But, at the risk of sounding naive, there is hope. The first step is bringing critiques of capitalism and our white supremacist country into mainstream media. We’re already seeing that happen, but let’s push it further. Let’s not stop wondering whether it’s fair for someone’s healthcare to be linked to their job once most people are back to work. Let’s continue to question the things we’ve been taught to take for granted. The way things are aren’t working. We need bold, systematic change. 

Related Post: The Kindness Pandemic

We can start by ensuring that every person and company that tried to use this pandemic to their advantage is held accountable. Four senators, Kelly Loeffler (R-Ga.), James Inhofe (R-Okla.), Dianne Fienstein (D-Calif.), and Richard Burr (R-N.C.), all sold hundreds of thousands of dollars in stocks after a January briefing about the oncoming pandemic and how it would crash the economy. Sen. Loeffler went so far as to invest in a company that makes ventilators ahead of the crisis. Maybe it’s time we look at the system that incentivizes people to act in such craven, selfish ways. 

I don’t know how to explain empathy. I don’t know how to make people care about suffering, and I certainly don’t know if it’s worth writing a five-page, single spaced blog post in the face of a system that deeply, structurally, and totally does not care about me. But I have to do something.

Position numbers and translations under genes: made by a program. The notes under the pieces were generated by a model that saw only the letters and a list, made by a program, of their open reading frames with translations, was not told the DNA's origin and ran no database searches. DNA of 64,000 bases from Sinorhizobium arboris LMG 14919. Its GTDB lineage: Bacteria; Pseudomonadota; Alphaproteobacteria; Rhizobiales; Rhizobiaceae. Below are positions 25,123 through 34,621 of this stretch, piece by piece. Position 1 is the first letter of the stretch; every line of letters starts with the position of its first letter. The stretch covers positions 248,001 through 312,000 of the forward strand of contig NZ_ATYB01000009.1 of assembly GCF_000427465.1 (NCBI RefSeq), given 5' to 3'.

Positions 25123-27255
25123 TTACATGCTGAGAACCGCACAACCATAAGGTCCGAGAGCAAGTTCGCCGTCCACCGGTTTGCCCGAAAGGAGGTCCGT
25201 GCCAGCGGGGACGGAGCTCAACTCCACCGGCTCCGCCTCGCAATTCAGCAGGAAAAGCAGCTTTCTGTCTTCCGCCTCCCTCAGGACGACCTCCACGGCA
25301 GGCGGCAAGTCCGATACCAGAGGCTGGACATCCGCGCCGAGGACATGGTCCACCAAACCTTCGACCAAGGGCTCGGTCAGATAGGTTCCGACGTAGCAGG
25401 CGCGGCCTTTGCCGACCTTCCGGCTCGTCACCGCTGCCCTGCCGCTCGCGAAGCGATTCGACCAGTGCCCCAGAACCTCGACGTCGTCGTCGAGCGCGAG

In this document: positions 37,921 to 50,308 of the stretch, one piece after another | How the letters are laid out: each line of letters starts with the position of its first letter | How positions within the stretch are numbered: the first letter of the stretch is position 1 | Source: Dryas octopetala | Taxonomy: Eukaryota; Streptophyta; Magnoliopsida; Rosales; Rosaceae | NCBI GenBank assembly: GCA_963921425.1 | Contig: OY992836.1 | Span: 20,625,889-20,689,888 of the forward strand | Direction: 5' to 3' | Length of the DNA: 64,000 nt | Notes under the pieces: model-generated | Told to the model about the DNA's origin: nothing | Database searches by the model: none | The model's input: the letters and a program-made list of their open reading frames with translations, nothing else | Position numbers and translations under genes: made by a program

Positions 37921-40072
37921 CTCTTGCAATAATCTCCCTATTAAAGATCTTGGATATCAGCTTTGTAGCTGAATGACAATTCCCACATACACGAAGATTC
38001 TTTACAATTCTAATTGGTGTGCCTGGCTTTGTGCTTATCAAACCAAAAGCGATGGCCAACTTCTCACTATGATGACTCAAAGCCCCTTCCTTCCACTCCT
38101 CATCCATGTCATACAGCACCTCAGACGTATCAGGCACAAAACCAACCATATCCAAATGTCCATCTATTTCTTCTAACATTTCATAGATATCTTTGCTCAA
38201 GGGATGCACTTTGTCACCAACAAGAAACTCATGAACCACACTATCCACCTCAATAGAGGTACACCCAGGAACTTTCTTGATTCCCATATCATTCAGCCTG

The first step is acknowledging the problem. Acknowledging that our very systems are making us sick, keeping us down, and doing so for the benefit of the very few. 

Then, start looking into ways to undermine that system. Check in with your neighbors, your coworkers. Look for how you can support each other. Find the ways you can use your collective force to do good – anything from striking to protect your at-risk coworkers from being forced back into work to pooling your money to help houseless people around you. Or you could make art. Or become closer with your friends. Or just focus on getting through this with as much empathy and knowledge as you can. 

These are overwhelming times. But we can’t let this moment pass without understanding what got us here. We can’t go back to the old normal. Because if we do, we risk doing this all over again, but worse, when the next pandemic hits, or when the global climate crisis makes certain areas of the planet uninhabitable, or when we face a global climate refugee crisis that our systems woefully unprepared for. 

Stay safe. Stay open. Stay empathetic. We can beat them, together. 

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Cover image credit: cottonbro.